Listening to Your Inner Voice

Published by Jeff Davidson on

With so many options bombarding us in our over-information society, we often waste time analyzing decisions when our intuition can usually pinpoint the most effective and useful choice.

The most effective decisions made often are the decisions that are made the quickest. The fastest way to make decisions involves using your instincts, or intuition. You’re already pretty good at this, if for no other reason than you’ve come this far in life. If you want to develop your powers of choosing based on instinct to a finer edge, start a log. Write down your intuitive choice before making any final decision. Then, when enough time has passed to see the results of your more analytical decision, write them down and compare them to the results from your intuitive choice.

Logging choices enables you to track the accuracy of your intuition without forsaking your traditional decision-making procedure. As time passes, you’ll begin to notice how frequently your intuitive choices were good ones, and find yourself relying on your intuition more easily and more often. Once you get cooking, you can bypass the realms of data and information that previously impeded your ability to choose. You can call upon your still, quiet, faithful, internal guidance system.

Intuition in Action

Do you have a dentist? How did you select your dentist? Did you search the web and get the names of the ten to twelve dentists nearest to you, then review what has been said about each, then call the best several who remain, and based on the call decide to a few, and in visiting their offices, discuss with them their billing procedures, background and expertise, competency of their staff, office hours, prices, and overall philosophy?

Then, did you whittle down the list to maybe two, perhaps call them back or visit on another occasion? Then, and only then, did you decide a dentist? Or did you choose a dentist based on who your parents or friends see, or on the most alluring web site?

You probably used the latter method. You didn’t stop and analyze which dentist would be best for you: You picked a dentist by hook or by crook, and if that particular dentist didn’t work out, you switched once or twice. In short, you used a combination of references and intuitive processes to come up with your dentist. Why then, do you over-complicate so many decisions at work and in the rest of your life?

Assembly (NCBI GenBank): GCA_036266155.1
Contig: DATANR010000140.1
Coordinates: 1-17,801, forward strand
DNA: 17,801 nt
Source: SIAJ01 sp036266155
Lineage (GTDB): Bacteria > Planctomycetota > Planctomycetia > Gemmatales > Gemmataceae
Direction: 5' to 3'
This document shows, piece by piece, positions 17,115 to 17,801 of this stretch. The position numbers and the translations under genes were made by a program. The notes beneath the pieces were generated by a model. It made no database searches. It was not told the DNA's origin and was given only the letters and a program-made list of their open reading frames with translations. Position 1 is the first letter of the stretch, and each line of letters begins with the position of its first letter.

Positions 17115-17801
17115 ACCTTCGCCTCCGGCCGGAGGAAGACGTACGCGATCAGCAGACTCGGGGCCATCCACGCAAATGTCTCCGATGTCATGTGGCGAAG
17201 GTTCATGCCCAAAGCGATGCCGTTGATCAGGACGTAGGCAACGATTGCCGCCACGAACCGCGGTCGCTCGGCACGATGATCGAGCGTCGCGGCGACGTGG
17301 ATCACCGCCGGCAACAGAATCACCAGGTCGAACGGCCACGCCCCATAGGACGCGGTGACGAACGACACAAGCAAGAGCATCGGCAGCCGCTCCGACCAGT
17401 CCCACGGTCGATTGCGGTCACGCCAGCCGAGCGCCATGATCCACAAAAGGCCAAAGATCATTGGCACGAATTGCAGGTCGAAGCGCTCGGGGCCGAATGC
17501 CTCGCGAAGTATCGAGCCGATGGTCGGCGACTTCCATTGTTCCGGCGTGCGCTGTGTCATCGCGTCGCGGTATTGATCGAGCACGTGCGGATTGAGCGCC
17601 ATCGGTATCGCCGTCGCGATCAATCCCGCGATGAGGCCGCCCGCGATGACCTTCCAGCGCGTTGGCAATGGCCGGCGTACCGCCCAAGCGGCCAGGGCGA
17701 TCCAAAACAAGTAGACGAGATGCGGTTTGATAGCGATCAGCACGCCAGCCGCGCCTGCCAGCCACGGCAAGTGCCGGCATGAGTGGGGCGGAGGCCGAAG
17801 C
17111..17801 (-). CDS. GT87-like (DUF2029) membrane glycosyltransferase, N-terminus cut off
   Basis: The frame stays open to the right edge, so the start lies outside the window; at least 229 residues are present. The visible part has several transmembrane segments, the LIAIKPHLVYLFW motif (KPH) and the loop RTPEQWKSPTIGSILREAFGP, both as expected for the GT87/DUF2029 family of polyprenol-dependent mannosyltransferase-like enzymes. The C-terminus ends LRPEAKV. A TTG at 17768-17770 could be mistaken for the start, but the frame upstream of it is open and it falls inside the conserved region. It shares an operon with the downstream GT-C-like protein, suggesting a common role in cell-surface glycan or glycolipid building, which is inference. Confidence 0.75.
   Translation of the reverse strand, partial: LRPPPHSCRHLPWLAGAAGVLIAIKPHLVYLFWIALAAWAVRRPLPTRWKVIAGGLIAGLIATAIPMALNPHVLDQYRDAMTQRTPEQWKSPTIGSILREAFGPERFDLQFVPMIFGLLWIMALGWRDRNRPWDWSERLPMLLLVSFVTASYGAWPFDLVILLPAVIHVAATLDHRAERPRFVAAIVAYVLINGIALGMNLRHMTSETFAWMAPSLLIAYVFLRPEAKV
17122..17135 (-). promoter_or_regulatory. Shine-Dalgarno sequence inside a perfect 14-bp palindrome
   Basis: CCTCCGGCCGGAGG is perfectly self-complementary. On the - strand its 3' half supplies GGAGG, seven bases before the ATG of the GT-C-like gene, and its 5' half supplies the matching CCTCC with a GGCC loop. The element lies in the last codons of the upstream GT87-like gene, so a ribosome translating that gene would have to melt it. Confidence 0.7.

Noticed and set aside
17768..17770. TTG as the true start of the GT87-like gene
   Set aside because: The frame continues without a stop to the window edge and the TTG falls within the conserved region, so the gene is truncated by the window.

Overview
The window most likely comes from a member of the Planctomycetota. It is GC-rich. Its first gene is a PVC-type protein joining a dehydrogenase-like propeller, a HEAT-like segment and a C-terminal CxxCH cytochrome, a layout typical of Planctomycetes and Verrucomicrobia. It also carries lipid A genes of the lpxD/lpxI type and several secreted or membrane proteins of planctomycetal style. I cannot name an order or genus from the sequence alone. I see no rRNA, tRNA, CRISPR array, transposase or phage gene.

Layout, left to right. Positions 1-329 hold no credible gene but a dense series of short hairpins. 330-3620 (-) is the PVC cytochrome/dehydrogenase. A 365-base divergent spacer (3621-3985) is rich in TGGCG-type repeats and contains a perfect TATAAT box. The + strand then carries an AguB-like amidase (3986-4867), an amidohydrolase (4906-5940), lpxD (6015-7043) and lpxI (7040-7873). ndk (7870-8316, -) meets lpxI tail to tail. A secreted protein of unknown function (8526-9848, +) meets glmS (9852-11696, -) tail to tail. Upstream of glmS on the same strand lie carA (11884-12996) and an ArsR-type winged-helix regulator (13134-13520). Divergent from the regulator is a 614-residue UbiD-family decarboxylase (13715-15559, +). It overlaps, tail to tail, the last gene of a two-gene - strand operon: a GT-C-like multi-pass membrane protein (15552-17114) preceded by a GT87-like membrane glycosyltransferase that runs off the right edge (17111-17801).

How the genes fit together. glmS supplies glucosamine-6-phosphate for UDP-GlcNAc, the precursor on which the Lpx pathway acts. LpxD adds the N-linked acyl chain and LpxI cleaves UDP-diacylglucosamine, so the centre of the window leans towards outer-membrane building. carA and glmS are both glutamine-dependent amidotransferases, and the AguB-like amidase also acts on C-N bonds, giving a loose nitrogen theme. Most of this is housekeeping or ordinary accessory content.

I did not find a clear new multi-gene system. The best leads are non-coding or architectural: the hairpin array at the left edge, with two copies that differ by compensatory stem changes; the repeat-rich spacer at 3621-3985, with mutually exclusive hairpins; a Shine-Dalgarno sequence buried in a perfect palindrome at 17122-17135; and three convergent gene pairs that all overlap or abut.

No Let Up

New information is only going to hit you faster and faster as your life proceeds. You’re only going to be able to absorb and use a fraction of which you’re exposed. Suppose you want to make a decision about moving to either town A or town B. What are the factors that you would logically consider?

  • housing prices
  • taxes, population, and population demographics
  • schools
  • crime
  • community groups
  • resources
  • lakes, streams, trails, mountains
  • the business community
  • density
  • nearby colleges
  • churches, synagogues, mosques
  • nearby beaches
  • road systems
  • shopping
  • traffic patterns
  • deviant groups!

You guessed it. There are dozens and dozens of factors that you could analyze and compare. In the end, your decision will probably be based on some combination of data (though not too much) and intuition (probably a lot).

Blasting Through Procrastination

When faced with too many decisions, your natural inclination is to procrastinate. Don’t beat yourself up; lots of people face this today. Decisions that would normally roll off your back become more involved when there’s too much on your plate. Here are some ways to creatively break through the procrastination that stops you from effective decision making:

Face Procrastination Head-On. What is blocking you? What is the real reason you don’t want to choose? Write it down or record it. This exercise alone may dislodge something and help you to decide.

Choose to Easily Begin. Make a positive affirmation of yourself: “I can easily make this decision.” This powerful affirmation is often enough. You can easily maintain a list of daily affirmations that help you make decisions you might otherwise have delayed.

Find the Easy Entry Points. Ask yourself, “What are three to five things I could do to progress toward the final decision, without actually tackling it head-on?” Then initiate these “easy entry” activities. Often, they are enough to get you fully involved.

Move Forward Intuitively

When you choose based on intuition, every cell in your body and every shred of intelligence you’ve ever accumulated is brought to bear. There’s a lot behind the solutions you make. Pay attention to your small voice; it’s there to support you, if you listen to it.

About the Author

Jeff Davidson, the world’s only holder of the title “The Work-Life Balance Expert®” as awarded by the U.S. Patent and Trademark Office, is the premier thought leader on work-life balance, harmony, and integration. Jeff speaks to organizations that seek to enhance their overall productivity by improving the effectiveness of their people. He is author of Everyday Project Management, Breathing Space, and Simpler Living. Visit www.BreathingSpace.com.

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